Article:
Time to end “special” tests for rotator cuff-related pain

What’s so special about “special tests” for rotator-cuff related shoulder pain?

This viewpoint article has three main conclusions:

  • Shoulder “special tests” are not able to discriminate which structure causes rotator cuff-related shoulder pain; 
  • This lack of diagnostic ability means that recommending surgical/ conservative interventions for a specific structure based on the results of “special tests” is not acceptable;
  • Ruling RCRSP in or out can be done through a comprehensive interview (which includes questions about loading patterns, patient beliefs, and lifestyle factors) and physical examination (which includes excluding referred pain, active and passive range of motion, strength, and load responses).

Shoulder “special tests” should therefore be left out of adequate management of a patient with suspected rotator cuff-related shoulder pain should therefore include a comprehensive interview, red flag screening, disability questionnaires, physical examination, providing patient education and advice, and if conservative treatment is chosen, care provided based on the evaluation of physical activity and function rather than imaging.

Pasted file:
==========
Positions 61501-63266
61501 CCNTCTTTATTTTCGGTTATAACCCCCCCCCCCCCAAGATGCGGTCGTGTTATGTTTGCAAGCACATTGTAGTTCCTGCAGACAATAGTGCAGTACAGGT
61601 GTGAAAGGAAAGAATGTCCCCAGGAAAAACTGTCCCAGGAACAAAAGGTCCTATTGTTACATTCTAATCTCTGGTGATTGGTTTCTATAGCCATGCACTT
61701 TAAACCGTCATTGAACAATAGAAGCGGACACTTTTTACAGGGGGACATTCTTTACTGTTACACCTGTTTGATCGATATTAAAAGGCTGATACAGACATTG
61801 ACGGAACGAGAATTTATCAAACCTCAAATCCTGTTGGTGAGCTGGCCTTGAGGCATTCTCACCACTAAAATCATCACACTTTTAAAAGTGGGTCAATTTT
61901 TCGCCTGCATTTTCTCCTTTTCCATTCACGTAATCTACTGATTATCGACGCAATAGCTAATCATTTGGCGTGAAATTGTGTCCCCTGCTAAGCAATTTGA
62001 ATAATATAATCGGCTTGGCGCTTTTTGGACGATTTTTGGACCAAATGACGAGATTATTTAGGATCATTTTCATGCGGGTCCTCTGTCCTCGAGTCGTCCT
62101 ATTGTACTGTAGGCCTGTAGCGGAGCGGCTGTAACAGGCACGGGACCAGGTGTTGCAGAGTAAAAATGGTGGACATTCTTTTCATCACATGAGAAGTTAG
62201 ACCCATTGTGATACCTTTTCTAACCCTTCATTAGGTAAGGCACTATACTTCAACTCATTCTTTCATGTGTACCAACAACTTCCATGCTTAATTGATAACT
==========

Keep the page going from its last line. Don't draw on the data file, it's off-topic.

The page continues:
> From: Salamh et al., J Orthop Sport Phys Ther 50 (2020) 222-225 (Epub ahead of print). All rights reserved to Journal of Orthopaedic & Sports Physical Therapy. Click here for the online summary.

Expert opinion

This viewpoint sends a clear message – shoulder “special tests” do not offer any benefit and may misguide the clinical decision-making process for patients with rotator cuff-related shoulder pain, delaying adequate care.

This also brings the question: why are there so many and why are they so widely used? As mentioned by the authors, multiple factors may be at play. First, the notion that a specific culprit for the symptoms can be quickly identified in the clinical setting is comforting. Second, there’s the “we’ve always done it this way” factor. Many practitioners are resistant to change when they have had the same practice patterns for so long. On the other hand, these tests are still routinely taught at the undergraduate level, which means younger physiotherapists may lack other tools for managing these cases.

This means that despite their lack of usefulness, this change may take time to break through these walls and reach widespread clinical practice. It is up to each one of us to make sure this change is as quick as possible.

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